My Horse Has Swollen Lymph Nodes
See files for Horses
Petting our horses is not only a way to improve our bond, it is a vital responsibility to look after their health. We may run our hand under their jaw because they enjoy it, but we also do so to check for any swelling in the lymph nodes. There are various causes of swollen lymph nodes in horses, but one of the most common (especially in young horses) is a disease called equine distemper, commonly known as the strangles.
In this article on my horse has swollen lymph nodes, AnimalWised looks at the reasons you can feel inflammation under the horse's jaw. In particular, we look at strangles in horses by revealing the causes, symptoms and treatment options available.
Why does my horse have swollen lymph nodes?
Horses have two major sets of lymph nodes which can be felt under the jaw. The submandibular lymph nodes are the closest, but there is a set known as the retropharyngeal lymph nodes which are closer to the throat. We can feel them if we press, but it should be obvious if they are swollen. You should notice because they feel different, not only larger, but harder.
Causes of swollen lymph nodes in horses include:
- Parotiditis: this is a swelling of the salivary glands. When these swell, they are sometimes referred to as grass mumps.
- Neoplasm: whether a benign cyst or malign cancer, it is possible we can find a neoplasm on one or more lymph node.
- Other infection: if the horse has an infectious disease, it can cause the lymph nodes to swell.
- Trauma: if the area around the lymph nodes has received physical trauma, they can swell.
- Equine distemper: also known as strangles, we explain more below.
What is strangles in horses?
Strangles is an upper respiratory tract disease in horses. It mainly affects the retropharyngeal lymph nodes which can be found just below the mandible. It is a highly contagious disease which affects all equine animals, characterized by swollen lymph nodes. Abscesses can form and become purulent, but the swelling is the most obvious. The swelling causes the horse to have respiratory problems, the reason why it is referred to as strangles.
Fortunately, strangles in horses has a relatively low mortality rate. It usually does not exceed 2-3% of affected individuals. It has an incubation period of up to 8 days between infection and the first appearance of clinical symptoms.
All equidae can suffer from strangles, but horses are more susceptible than mules or donkeys. It is a common disease of horses in young animals between the ages of 4 months and 2 years. Horses under 4 months don't tend to get it because immunity from their mother's colostrum. Horses up to 2 years don't often have enough antibodies due to incomplete vaccination schedules.
Causes of strangles in horses
Horse strangles is caused by bacteria of the genus Streptococcus, specifically Streptococcus equi, subspecies Equi. On occasion, this bacterium can be associated with S. equi, subspecies Zooepidermicus.
After developing the disease, 75% of horses develop long-lasting immunity. However, animals affected by this pathology can remain permanently infected within the guttural pouch (diverticula of the Eustachian tubes that connect the inner ear with the larynx). They can secrete the bacteria with nasal exudate or saliva for months or years, all without showing symptoms, but spreading infections to other horses.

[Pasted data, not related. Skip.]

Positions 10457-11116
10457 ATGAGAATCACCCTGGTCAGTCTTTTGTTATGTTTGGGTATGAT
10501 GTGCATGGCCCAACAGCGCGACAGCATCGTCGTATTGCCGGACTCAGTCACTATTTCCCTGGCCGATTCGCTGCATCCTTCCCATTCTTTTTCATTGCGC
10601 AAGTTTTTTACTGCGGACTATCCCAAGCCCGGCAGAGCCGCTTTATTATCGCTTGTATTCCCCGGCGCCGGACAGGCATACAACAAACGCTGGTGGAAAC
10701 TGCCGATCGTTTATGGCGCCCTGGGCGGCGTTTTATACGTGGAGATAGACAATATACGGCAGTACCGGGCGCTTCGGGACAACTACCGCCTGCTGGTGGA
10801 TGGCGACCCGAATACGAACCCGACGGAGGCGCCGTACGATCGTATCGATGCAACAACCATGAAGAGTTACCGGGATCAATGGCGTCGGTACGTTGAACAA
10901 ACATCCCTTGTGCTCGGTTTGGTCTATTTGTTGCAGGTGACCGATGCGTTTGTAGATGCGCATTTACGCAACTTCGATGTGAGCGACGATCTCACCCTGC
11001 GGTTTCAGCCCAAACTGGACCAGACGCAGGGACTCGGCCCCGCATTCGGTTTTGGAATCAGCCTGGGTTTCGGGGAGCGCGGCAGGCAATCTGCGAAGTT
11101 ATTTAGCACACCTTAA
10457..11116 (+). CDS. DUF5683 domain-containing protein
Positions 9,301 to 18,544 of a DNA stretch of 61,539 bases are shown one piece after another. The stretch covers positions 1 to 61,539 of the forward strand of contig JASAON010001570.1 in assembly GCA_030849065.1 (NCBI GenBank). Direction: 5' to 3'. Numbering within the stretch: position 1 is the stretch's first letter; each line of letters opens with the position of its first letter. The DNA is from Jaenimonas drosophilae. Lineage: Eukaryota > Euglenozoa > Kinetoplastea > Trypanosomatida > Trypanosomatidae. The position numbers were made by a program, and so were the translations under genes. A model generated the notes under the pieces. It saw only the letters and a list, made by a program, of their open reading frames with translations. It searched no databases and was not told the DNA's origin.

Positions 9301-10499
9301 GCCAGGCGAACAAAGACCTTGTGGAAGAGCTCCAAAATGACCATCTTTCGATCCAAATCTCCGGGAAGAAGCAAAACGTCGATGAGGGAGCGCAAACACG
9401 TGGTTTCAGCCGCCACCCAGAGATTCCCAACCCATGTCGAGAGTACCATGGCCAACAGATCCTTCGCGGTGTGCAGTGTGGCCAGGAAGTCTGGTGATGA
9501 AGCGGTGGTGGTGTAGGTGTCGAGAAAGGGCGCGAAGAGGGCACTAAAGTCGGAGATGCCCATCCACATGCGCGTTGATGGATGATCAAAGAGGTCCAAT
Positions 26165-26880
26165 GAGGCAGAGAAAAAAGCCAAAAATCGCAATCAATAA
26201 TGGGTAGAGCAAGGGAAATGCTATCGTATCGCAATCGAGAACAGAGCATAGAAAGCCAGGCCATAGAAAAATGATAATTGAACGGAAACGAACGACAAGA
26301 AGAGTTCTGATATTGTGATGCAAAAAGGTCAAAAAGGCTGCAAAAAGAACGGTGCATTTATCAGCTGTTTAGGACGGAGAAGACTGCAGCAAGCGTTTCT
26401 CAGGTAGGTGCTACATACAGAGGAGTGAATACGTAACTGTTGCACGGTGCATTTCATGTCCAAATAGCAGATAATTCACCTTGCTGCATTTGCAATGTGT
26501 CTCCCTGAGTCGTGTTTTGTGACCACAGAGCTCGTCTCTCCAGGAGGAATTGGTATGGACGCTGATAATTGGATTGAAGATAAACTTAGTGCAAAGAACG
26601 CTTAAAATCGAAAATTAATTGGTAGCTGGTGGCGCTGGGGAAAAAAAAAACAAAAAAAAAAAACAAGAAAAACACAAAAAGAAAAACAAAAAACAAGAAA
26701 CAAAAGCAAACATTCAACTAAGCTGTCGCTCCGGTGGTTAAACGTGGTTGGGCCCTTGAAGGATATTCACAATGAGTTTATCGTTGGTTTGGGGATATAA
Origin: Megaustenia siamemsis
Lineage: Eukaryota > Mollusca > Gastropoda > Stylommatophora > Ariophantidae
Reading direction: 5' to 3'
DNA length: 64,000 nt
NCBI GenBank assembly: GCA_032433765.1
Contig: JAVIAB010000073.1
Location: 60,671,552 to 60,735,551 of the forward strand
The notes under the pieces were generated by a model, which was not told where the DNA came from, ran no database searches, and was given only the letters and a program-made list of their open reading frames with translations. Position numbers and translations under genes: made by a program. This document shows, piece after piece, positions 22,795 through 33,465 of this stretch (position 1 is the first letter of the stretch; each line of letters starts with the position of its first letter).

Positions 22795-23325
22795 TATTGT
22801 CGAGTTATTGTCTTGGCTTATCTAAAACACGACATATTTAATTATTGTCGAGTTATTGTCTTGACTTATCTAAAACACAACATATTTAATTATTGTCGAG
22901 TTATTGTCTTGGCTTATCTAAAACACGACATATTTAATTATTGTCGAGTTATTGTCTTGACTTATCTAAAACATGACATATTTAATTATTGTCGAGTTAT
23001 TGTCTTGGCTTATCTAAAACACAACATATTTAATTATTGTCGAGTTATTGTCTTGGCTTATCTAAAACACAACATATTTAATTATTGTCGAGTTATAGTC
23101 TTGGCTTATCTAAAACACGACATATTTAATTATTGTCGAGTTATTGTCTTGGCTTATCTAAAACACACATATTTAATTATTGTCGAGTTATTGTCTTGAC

How is strangles in horses spread?
Equine mumps can be spread directly or indirectly. Direct contagion occurs through contact with a sick animal or an asymptomatic carrier. Indirect contagion occurs through:
- Water (in which the bacteria can last 4 to 8 weeks)
- Feeders, troughs and dispensers contaminated by the bacteria
- Respiratory spray
- Hands of caregivers or veterinarians
There are certain conditions that promote the spread of strangles. These include when equine animals of different origin mix, overcrowding in stables, cold winter temperatures, poor ventilation, reduced physical activity and vitamin deficiencies.
Symptoms of strangles in horses
Although we know that swollen lymph nodes are a symptom of strangles, this only occurs at certain stages of the disease. Additionally, symptoms will vary according to the type of strangles in horses. The two types of strangles in horses are:
- Classical strangles
- Bastard strangles
Classical strangles in horses
In 80% of cases, the disease follows the classic course where the bacteria enter through the nostrils. They then reach the tonsils to cause the inflammation. Afterwards, they pass to the regional lymph nodes (both submandibular and retropharyngeal) and pus forms within days. Since the pus is encapsulated in the lymph tissue, abscesses form.
In the last phase of classical strangles, the lymph nodes soften as they finally drain. This will occur as a fistula through the submandibular area. In some cases, solid pus (chondroids) forms in the guttural pouches and can accumulate to form an empyema.
To better understand this whole process, the clinical signs that the horse presents with classical strangles are:
- First phase: fever (103.1-105.8 ºF/39.5-41 ºC), anorexia, apathy, depression, inflammation of the nasal and oral mucosa.
- Second phase: decrease in fever, coughing, runny nose, swollen lymph nodes becoming hot, hard and painful, pharyngitis leading to a loss of appetite due to the pain it causes.
- Third phase: fever returns, pus discharge from nose and mouth, lymph nodes become soft, diffuse and not painful, chondroids and empyema of the guttural bags.
Horses normally recover after this process, but sometimes there are complications such as:
- Sinusitis due to bacterial colonization of the paranasal sinuses.
- Pneumonia due to aspiration of pus when swallowing.
- Compression asphyxia of the larynx and pharynx if the inflammation is severe.